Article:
Luna 15: The Soviet Probe That Tried to Gatecrash America’s First Moon Landing
Two hours before Neil Armstrong and Buzz Aldrin were scheduled to leave the surface of the moon after their historic moonwalk, an unmanned Russian probe called Luna 15 crash landed on the lunar surface just 540 miles away from Eagle.
The Luna missions began in 1958, before the Apollo program was even conceived. Its mission was to send a series of robotic spacecraft to the moon—either an orbiter or a lander. The ultimate goal was to bring lunar sample back to earth. Luna 15 was the fifteenth officially designated mission, although in terms of actual launch count it was the thirty-first.
The Luna programme suffered several failures early in the mission. Many of their launches never even reached earth orbit. Others reached orbit, but then refused to leave. A couple of them managed to get all the way to the moon only to fly past it. A handful of them crash landed on the lunar surface. The Soviet government never publicly acknowledged these failures at that time, so the Luna mission numbers were always less than the number of actual launches.
There is no reason to make fun of the Soviets. The early Pioneer missions, conducted by the United States and which began almost simultaneously with the Luna programme, had similar failure rates. You have to remember that no spacecraft had ever left earth orbit at that time. In fact, it was Luna 1 (at fourth try) that became the first spacecraft to escape earth’s orbit, although it missed the moon. There are a number of firsts that the Luna missions achieved—they become the first man-made object to reach the moon, the first probe to achieve a soft landing, the first artificial satellite of the moon, the first to photograph the far side of the moon and the first to beam back close-up shots of the Lunar surface.
The first photograph of the far side of the Moon, taken by Luna 3, October 7, 1959.
When the Soviets learned that Apollo 11, the mission that was going to put men on the moon, was going to be launched on 16 July 1969, they pushed ahead the launch date of their fifteenth Luna mission. The Soviets wanted to be the first to bring lunar sample back to earth
Luna 15 left earth on 13 July 1969, three days before Neil Armstrong, Buzz Aldrin, and Michael Collins did. The spacecraft entered lunar orbit on July 17, 1969, three days ahead of the Americans. But the Soviets had not anticipated the ruggedness of the lunar surface. Instead of setting down their lander sooner, the Soviet controllers lost valuable time studying and analyzing the lunar surface for the next four days!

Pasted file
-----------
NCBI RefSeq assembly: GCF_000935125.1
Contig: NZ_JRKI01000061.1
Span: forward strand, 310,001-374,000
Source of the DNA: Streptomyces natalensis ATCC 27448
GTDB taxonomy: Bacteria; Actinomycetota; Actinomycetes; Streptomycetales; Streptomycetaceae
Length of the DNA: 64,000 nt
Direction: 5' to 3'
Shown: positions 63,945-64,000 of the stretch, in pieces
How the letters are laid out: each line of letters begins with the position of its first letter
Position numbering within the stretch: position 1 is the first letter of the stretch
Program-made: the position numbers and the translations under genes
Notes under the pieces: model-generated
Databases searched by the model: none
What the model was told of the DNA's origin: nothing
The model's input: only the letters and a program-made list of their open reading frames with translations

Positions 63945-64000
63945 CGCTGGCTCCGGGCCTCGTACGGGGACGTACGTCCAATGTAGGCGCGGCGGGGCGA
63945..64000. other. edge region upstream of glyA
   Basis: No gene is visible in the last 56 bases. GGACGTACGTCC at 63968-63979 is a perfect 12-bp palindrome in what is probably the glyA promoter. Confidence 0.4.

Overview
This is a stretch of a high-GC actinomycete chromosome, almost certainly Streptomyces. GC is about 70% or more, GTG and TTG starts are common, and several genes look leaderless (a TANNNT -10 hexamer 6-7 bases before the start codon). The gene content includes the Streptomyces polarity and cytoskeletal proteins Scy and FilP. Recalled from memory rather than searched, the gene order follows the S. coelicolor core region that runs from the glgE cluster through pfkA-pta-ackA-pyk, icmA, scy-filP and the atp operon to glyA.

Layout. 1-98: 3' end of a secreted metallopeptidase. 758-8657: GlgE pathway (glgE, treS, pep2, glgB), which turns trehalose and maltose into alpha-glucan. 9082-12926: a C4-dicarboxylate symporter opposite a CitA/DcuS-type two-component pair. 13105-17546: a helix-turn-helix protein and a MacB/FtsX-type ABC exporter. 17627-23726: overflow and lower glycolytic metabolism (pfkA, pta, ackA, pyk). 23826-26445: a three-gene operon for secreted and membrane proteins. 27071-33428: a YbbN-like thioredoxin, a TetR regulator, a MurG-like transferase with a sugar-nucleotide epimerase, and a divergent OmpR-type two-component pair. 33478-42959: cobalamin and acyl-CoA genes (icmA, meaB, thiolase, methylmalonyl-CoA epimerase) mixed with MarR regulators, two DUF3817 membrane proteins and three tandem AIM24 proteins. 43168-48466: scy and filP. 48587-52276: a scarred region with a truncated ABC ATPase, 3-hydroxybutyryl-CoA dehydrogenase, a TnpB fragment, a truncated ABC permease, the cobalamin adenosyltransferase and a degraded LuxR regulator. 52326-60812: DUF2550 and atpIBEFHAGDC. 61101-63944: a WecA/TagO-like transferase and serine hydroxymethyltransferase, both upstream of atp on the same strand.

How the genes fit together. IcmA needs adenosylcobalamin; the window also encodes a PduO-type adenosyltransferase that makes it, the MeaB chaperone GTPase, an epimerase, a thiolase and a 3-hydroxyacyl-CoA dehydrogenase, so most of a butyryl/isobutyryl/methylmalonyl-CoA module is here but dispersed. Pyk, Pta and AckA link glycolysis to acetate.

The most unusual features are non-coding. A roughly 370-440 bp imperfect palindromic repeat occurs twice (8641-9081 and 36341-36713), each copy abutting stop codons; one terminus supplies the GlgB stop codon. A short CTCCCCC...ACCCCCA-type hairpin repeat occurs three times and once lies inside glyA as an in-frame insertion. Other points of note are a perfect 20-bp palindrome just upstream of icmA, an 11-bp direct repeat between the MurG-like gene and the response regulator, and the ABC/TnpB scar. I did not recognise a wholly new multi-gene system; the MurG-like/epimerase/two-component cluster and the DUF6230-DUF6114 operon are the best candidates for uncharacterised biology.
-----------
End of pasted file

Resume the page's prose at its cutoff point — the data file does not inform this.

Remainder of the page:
At one point, the controllers decided to land two hours after Apollo 11 landed, get the samples, and return back to earth before the Americans could. But again the uncertainty of the terrain below delayed the landing. During this critical period, Apollo 11 astronauts walked on the moon and collected 21.5 kg of lunar rock.
Finally, with less than two hours to go before Apollo 11’s liftoff from the moon, the Soviets decided it was now or never, and pushed for a landing. By then Luna 15 had circled the moon fifty-two times. Four minutes into the descent, Luna 15 crashed into the side of a mountain.
The Soviets kept the details of the mission a secret from the Americans, although they did share the mission’s flight plan to address NASA’s concern that Luna 15 might introduce radio interference if its orbit was too close to that of Apollo 11. NASA was told Luna 15 was an orbiter. It was only during the final moments when Luna 15 started descending down to the lunar surface that astronomers monitoring the Luna mission realized that they were attempting a landing.
The Luna 16 mission later succeeded where Luna 15 had failed. It became the first robotic probe to land on the moon and return a sample to earth. The sample that came back was only 101 grams, but it was still a notable achievement as it was done using robots alone. Subsequent Luna missions brought more lunar samples and also put two lunar rovers—another first—on the moon.